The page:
It is also easy to see why any serious confrontation can threaten the whole life of a University. As long as there are only minor tests, the old habits and established procedures prevent most members of the community from taking a full view of the crisis. One handles the issues raised one by one, and tries to fit a complex and global challenge into creaky mechanisms that were set up to cope with such a situation. Now, inevitably, they perform erratically: not well enough to appease the desires of the impatient ones, not to mention the rebels who would anyhow not want these institutions to succeed; not firmly enough for those who see in the challenge a threat; not badly enough for most people to see how serious the problem is. And so the confrontation comes. If the moment is well chosen, if the issues or demands are of sufficient resonance, if the response aggravates divisions (and it is hard to imagine a response that somehow does not), then into a local incident the following forces can get plugged: student discontent with society and the world, much of which is beyond the University's capacity to handle; student discontent with the University's education, structures, and policies; the strong desire of black students for an aggressive University effort to develop Black Studies; the deep cleavages which this challenge exposes within the University on how to cope with such issues; the particular flaws of the University's patterns of authority and institutions; and, needless to say, the hazards of personality.

It is obvious, finally, that any study of the Harvard crisis can be no more than a short chapter in the sprawling study of the crisis of modern youth and modern academia. It is almost impossible to separate what is true for Harvard alone and what is valid more universally. A complete description of the crisis would try, more rigorously, to focus on the unique features of this community. A summary report on causes can hope to do little more than show how Harvard's concrete case illustrates general propositions, or rather how its peculiar ordeal revealed a general plight.

Like all human institutions moving into a new era, Harvard has suffered from inner structural defects and the inadequacies of accepted practices. To be sure, the University has been anything but an unchanging institution. In the realms of teaching, curriculum and research there has, in fact, been constant innovation. All of these changes, whether good or bad, in what most might regard as the central functional area of the University, have been carried out within the framework of an administrative structure which has been accepted until recently as more or less adequate by most of the constituencies of the larger Harvard community.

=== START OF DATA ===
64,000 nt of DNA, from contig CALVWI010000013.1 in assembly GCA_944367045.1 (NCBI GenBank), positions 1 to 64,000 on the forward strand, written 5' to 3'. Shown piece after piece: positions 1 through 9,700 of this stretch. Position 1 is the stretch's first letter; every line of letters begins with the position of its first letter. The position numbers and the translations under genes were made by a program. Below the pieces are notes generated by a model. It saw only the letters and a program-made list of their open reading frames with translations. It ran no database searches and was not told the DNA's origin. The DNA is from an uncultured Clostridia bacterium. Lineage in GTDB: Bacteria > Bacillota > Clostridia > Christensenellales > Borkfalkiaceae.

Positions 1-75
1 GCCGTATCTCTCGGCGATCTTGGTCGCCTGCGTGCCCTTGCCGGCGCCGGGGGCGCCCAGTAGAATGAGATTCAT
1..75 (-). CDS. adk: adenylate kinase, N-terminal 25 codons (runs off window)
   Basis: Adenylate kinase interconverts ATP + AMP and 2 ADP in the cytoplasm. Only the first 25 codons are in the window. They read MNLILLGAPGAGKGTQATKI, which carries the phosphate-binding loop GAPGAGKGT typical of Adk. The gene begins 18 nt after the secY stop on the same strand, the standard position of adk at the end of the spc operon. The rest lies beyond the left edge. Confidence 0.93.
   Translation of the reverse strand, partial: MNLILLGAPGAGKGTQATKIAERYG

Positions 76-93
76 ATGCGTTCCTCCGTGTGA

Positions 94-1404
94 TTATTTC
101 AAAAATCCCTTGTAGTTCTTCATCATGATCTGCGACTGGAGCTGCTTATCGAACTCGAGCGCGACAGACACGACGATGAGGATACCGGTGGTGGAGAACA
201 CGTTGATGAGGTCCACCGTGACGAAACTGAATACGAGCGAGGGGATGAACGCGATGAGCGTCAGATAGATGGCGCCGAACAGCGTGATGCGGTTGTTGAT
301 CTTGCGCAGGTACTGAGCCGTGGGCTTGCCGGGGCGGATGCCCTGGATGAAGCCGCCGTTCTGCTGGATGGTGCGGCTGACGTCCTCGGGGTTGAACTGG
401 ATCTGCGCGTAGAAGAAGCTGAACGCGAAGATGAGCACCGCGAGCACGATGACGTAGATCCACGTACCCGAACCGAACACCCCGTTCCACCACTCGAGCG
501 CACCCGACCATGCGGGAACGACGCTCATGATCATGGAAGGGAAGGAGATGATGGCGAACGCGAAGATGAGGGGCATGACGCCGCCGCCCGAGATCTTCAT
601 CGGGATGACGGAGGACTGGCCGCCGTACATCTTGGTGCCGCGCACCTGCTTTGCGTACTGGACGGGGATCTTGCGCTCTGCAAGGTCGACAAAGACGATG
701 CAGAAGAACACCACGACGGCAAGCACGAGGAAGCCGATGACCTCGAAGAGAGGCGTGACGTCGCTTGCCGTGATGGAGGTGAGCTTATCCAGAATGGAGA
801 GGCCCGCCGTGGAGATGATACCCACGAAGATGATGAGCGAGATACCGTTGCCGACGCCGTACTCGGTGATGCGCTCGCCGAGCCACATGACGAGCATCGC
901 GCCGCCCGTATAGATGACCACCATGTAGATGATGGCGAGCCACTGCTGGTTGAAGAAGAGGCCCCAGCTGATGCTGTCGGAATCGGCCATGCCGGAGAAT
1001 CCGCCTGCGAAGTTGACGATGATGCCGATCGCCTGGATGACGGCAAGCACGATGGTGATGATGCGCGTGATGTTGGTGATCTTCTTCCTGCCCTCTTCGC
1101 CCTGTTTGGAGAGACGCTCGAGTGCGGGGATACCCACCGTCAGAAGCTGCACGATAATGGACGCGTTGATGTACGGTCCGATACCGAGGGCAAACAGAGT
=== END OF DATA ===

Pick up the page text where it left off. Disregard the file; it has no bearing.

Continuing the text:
What has revealed the insufficiencies of this structure has been the arrival of a remarkable student generation many of whose members share with their peers elsewhere an enormous dissatisfaction with the world in which they now find themselves. These dissatisfactions express themselves quite differently among different students and by no means affect the entire student community. The expressions of discontent run the gamut from a cultural "hippie" rebellion to extreme political radicalism. Politically concerned students brought up to trust their leaders and to expect good will and progress from them, have in the recent years undergone an experience which has been tantamount to the discovery of sin, the end of trust, and an overflow of guilt for having been acquiescent or "accomplices" for so long. As trust has waned, many students have been impelled to look to the University to provide that which church and state no longer seem to provide. The continuing agony of Vietnam, coinciding with the upsetting political events of 1968, have turned their attention inward onto the University which is their temporary home.

During the academic year which has just ended, there has without doubt been marked escalation of such student dissatisfaction and ferment. The incidents of recent years (the McNamara, Dow, and Paine Hall incidents) were initiated by small groups of students with definite radical images of the world. The issues involved in these incidents produced a much wider impact insofar as they touched on matters concerned with the war. There was thus a large audience prepared to treat the presence of ROTC at Harvard as a symbol of Vietnam and militarism.